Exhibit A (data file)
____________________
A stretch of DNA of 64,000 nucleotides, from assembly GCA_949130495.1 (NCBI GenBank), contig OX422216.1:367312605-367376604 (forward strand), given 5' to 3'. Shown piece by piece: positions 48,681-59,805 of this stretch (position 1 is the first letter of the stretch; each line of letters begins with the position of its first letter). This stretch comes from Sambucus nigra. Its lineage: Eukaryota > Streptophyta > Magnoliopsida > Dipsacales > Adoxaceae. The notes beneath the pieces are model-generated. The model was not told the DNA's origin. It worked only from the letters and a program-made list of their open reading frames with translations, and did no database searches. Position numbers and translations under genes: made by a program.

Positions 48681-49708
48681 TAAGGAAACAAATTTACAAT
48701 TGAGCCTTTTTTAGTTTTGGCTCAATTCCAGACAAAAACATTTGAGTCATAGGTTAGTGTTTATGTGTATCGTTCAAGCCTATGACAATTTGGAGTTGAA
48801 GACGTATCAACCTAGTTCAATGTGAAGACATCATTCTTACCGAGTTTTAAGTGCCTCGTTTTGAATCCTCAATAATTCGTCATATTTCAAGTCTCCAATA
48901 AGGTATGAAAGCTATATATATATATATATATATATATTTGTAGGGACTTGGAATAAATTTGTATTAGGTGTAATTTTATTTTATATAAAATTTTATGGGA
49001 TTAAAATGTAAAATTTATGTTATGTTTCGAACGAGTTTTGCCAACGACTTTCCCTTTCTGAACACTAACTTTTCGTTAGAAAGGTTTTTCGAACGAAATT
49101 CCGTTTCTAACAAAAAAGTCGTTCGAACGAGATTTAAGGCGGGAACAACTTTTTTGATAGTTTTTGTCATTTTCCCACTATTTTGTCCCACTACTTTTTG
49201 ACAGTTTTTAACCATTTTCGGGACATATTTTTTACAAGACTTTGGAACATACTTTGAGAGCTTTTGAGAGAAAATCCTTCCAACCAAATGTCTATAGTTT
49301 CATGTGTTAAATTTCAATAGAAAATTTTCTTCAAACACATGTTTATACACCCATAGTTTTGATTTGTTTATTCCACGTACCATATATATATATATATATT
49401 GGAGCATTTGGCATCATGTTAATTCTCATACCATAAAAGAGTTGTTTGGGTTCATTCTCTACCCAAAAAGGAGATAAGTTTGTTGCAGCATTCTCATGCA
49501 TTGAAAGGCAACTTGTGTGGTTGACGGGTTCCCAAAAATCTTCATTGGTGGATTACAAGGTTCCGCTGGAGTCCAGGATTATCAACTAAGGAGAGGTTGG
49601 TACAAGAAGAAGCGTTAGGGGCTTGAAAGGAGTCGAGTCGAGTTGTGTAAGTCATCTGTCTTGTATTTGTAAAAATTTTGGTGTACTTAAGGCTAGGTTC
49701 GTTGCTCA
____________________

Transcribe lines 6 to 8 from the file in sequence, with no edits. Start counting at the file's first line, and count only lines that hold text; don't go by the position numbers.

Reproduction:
48901 AGGTATGAAAGCTATATATATATATATATATATATATTTGTAGGGACTTGGAATAAATTTGTATTAGGTGTAATTTTATTTTATATAAAATTTTATGGGA
49001 TTAAAATGTAAAATTTATGTTATGTTTCGAACGAGTTTTGCCAACGACTTTCCCTTTCTGAACACTAACTTTTCGTTAGAAAGGTTTTTCGAACGAAATT
49101 CCGTTTCTAACAAAAAAGTCGTTCGAACGAGATTTAAGGCGGGAACAACTTTTTTGATAGTTTTTGTCATTTTCCCACTATTTTGTCCCACTACTTTTTG